When drilling in a remote location, as in the case of a mission project in a developing country, finding a suitable groundwater source to tap into is critical to the well’s long-term viability. It’s important to find an aquifer large enough to support the surrounding communities.
Use clues from the landscape and lean on local knowledge to locate an area where groundwater is close enough to the surface to reach. Also, consider how deep the rig you are working with can drill. For example, Lone Star’s mechanically-powered LS200 can drill to 200 feet, while a hydraulic rig, such as the LS300H+, can reach depths of 300 feet.
Professional geophysical survey equipment is ideal for finding plentiful groundwater close to the surface, but it isn’t necessary. Drillers can take clues from the landscape to make an educated guess about what’s below:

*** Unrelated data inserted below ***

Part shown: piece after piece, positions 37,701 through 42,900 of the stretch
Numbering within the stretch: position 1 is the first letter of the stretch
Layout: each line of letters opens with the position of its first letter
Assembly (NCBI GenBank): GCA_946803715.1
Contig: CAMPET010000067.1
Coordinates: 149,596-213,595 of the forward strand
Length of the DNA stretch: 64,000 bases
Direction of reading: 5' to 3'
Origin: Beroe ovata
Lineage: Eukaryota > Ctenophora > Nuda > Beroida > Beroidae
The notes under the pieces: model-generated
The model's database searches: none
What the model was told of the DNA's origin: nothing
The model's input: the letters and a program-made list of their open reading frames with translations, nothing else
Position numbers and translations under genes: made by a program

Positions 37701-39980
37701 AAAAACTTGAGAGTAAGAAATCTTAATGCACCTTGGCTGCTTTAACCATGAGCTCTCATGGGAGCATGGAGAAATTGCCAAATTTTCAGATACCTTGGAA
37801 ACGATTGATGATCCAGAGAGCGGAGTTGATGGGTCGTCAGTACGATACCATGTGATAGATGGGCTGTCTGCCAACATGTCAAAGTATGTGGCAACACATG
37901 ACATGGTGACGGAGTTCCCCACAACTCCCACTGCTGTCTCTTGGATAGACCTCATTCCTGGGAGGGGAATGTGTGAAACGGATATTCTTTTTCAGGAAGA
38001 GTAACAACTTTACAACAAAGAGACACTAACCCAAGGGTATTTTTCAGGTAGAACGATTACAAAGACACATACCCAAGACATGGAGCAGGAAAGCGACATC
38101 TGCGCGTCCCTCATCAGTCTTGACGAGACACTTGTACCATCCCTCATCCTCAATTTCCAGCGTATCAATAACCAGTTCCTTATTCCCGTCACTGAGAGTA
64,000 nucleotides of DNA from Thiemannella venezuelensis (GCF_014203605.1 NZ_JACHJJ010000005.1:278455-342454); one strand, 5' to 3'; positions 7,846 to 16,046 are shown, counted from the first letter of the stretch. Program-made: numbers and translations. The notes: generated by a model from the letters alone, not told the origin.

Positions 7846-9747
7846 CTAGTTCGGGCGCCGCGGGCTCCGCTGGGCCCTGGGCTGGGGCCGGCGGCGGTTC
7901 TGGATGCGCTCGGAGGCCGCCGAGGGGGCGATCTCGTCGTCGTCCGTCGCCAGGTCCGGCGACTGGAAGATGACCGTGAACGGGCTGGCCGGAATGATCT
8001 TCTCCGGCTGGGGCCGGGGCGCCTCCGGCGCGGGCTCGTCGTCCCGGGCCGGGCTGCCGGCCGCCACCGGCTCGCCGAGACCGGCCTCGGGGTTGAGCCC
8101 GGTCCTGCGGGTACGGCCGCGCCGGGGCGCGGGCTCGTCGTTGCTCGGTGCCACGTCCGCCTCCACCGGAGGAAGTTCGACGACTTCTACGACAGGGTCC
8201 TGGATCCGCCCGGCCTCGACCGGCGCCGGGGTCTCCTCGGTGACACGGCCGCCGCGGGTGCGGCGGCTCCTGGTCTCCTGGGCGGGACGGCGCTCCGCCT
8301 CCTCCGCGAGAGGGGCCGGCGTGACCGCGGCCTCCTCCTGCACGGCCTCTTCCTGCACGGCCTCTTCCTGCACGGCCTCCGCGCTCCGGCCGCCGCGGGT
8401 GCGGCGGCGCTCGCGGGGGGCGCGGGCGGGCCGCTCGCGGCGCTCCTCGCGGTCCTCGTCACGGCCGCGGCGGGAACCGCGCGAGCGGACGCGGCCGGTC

- Ask locals where they currently get their water. Existing hand-dug wells will reveal groundwater depth and give insight into subsurface soil properties.
- Sand or gravel areas in the bottom of valleys will often be home to groundwater. These layers can be covered by clay or silt, so it’s prudent to check these areas thoroughly.
- Natural springs usually indicate groundwater is nearby. A spring that flows year-round will likely reveal a productive aquifer. Even if a spring dries up at times it may still be atop a suitable groundwater supply, so it is worth looking into further.
- If there are streams in the area, look for sections where the flow is greater. This can mean groundwater is discharging into the stream, pointing to a good spot to drill.
- Groundwater at shallow depths often can nourish above-ground vegetation. Trees or shrubs that stay green in dry seasons may have roots that can reach the supply. Even greener patches of grass can indicate close-to-surface groundwater.
- Animals, especially bees and pigs, can be talented at finding groundwater.
- A white crust on the ground surface may be salt or other mineral deposits left after groundwater has evaporated, indicating a reservoir underneath.
Finally, remember that finding a site that produces a sufficient amount of water is more important than choosing a convenient location. Drilling close to a community should not cause drillers to sacrifice well viability.
For more guidance on choosing a water well location contact a Lone Star expert.